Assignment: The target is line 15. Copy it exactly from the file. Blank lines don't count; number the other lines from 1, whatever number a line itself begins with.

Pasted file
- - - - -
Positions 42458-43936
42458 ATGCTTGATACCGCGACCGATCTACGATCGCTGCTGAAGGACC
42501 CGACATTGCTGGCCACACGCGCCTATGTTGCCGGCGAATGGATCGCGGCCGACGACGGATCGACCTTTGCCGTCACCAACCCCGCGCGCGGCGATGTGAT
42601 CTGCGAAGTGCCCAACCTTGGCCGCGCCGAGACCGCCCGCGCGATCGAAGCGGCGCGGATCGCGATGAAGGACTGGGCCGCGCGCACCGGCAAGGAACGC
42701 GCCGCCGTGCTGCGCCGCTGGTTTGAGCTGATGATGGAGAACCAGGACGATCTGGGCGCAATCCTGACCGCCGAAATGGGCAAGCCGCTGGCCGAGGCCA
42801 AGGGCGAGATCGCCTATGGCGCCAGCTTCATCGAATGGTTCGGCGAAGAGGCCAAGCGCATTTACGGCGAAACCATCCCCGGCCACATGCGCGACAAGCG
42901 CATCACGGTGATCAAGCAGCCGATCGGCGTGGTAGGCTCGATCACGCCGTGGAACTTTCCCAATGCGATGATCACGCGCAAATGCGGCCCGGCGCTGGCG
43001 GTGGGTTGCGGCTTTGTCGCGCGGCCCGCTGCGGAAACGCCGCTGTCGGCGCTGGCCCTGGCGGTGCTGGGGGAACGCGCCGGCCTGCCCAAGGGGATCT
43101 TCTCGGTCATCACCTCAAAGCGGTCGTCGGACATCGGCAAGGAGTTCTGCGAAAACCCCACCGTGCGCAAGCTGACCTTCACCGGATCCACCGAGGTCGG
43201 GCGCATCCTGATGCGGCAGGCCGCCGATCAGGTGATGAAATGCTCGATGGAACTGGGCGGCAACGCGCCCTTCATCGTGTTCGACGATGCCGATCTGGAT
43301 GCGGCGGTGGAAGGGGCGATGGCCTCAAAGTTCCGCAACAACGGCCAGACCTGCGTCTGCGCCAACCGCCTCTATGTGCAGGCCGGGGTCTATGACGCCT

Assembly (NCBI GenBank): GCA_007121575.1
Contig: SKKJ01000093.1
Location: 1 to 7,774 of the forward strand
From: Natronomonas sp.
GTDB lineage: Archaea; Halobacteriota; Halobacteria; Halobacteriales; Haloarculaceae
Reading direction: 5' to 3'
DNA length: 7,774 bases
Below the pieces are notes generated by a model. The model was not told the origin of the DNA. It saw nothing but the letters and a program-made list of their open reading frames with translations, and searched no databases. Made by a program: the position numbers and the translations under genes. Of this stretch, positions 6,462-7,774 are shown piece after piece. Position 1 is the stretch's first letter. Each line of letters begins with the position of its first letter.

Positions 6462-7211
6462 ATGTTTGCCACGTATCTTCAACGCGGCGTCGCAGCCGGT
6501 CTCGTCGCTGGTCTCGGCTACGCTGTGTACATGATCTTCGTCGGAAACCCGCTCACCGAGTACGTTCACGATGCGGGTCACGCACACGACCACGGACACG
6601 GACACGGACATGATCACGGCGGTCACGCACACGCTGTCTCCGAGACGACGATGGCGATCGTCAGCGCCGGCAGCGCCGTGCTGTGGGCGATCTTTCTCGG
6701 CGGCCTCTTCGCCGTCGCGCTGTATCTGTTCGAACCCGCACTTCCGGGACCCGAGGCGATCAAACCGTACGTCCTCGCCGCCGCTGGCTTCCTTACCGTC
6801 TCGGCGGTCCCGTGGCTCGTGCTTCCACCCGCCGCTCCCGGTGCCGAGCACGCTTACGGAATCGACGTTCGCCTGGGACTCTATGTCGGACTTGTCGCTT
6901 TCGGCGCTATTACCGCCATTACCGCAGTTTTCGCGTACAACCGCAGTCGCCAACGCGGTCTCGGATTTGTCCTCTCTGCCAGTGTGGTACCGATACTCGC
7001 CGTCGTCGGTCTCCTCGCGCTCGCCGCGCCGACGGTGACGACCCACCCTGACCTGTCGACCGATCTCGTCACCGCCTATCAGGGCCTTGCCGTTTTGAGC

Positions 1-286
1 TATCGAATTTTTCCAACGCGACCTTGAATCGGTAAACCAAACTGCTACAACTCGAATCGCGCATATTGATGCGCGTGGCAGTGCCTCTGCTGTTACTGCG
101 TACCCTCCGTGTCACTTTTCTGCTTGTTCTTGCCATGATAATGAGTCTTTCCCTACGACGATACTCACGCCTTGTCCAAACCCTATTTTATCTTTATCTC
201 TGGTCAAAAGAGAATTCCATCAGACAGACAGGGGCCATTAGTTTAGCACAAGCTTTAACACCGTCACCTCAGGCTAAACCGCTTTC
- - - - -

From: Natronomonas sp.